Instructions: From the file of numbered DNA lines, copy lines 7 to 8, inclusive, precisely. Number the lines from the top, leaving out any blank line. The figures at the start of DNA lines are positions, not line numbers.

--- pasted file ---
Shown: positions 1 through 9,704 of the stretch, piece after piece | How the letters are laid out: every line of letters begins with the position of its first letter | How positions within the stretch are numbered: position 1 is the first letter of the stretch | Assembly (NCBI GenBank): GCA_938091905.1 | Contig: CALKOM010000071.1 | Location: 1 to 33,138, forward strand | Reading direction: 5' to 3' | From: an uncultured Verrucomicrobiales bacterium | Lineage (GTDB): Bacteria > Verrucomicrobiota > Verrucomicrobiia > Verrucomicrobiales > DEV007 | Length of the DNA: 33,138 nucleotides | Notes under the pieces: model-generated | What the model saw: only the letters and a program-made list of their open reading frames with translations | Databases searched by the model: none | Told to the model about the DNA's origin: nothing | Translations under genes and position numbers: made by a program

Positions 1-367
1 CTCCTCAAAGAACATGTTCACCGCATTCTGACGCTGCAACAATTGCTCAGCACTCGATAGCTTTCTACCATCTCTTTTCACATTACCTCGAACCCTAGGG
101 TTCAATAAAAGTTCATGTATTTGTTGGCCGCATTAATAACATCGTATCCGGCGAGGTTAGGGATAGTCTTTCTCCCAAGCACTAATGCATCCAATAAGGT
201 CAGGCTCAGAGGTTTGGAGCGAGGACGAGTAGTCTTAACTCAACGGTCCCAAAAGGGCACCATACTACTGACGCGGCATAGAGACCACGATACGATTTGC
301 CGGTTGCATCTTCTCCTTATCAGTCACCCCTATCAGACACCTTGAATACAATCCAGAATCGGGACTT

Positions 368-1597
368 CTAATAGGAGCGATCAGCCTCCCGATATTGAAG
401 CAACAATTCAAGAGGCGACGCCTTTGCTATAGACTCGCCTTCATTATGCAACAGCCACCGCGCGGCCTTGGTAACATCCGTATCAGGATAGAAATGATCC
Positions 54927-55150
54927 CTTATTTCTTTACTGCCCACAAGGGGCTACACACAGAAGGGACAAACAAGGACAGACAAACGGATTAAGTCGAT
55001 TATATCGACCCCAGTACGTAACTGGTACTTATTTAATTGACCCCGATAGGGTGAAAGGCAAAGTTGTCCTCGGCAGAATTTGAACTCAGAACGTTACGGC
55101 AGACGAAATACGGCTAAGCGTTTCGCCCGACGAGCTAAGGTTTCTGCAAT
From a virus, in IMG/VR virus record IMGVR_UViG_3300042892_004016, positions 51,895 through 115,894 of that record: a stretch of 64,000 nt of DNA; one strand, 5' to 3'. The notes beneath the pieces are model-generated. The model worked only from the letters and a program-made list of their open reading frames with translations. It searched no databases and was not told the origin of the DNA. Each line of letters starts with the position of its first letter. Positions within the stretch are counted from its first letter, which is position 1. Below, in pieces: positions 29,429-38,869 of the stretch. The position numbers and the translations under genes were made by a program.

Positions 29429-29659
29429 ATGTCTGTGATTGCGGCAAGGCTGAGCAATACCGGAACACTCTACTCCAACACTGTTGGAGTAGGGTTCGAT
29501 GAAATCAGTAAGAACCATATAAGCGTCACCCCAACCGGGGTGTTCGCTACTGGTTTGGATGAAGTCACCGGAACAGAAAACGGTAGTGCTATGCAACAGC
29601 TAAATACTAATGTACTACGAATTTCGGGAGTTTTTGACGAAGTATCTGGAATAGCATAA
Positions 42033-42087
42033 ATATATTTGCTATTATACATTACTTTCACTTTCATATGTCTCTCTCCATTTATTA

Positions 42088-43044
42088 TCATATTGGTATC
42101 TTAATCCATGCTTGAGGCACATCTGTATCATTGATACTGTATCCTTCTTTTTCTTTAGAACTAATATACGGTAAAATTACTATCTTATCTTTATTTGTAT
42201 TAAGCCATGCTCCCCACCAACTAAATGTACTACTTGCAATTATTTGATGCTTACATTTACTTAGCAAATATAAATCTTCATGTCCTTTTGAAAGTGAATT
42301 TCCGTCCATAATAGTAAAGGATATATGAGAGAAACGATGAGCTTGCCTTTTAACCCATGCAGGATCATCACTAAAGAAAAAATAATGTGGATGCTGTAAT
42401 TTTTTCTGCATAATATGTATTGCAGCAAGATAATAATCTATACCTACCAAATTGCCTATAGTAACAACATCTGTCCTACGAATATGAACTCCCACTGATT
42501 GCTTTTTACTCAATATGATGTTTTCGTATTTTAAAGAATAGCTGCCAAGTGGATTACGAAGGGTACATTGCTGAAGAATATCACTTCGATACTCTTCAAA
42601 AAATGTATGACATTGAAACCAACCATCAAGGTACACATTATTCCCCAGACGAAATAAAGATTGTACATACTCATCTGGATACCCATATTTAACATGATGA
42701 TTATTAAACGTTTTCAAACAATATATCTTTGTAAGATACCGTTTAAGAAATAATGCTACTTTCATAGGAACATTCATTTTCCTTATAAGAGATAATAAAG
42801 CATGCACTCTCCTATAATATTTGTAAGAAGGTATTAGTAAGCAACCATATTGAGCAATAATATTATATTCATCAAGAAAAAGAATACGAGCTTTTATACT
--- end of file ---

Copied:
Positions 368-1597
368 CTAATAGGAGCGATCAGCCTCCCGATATTGAAG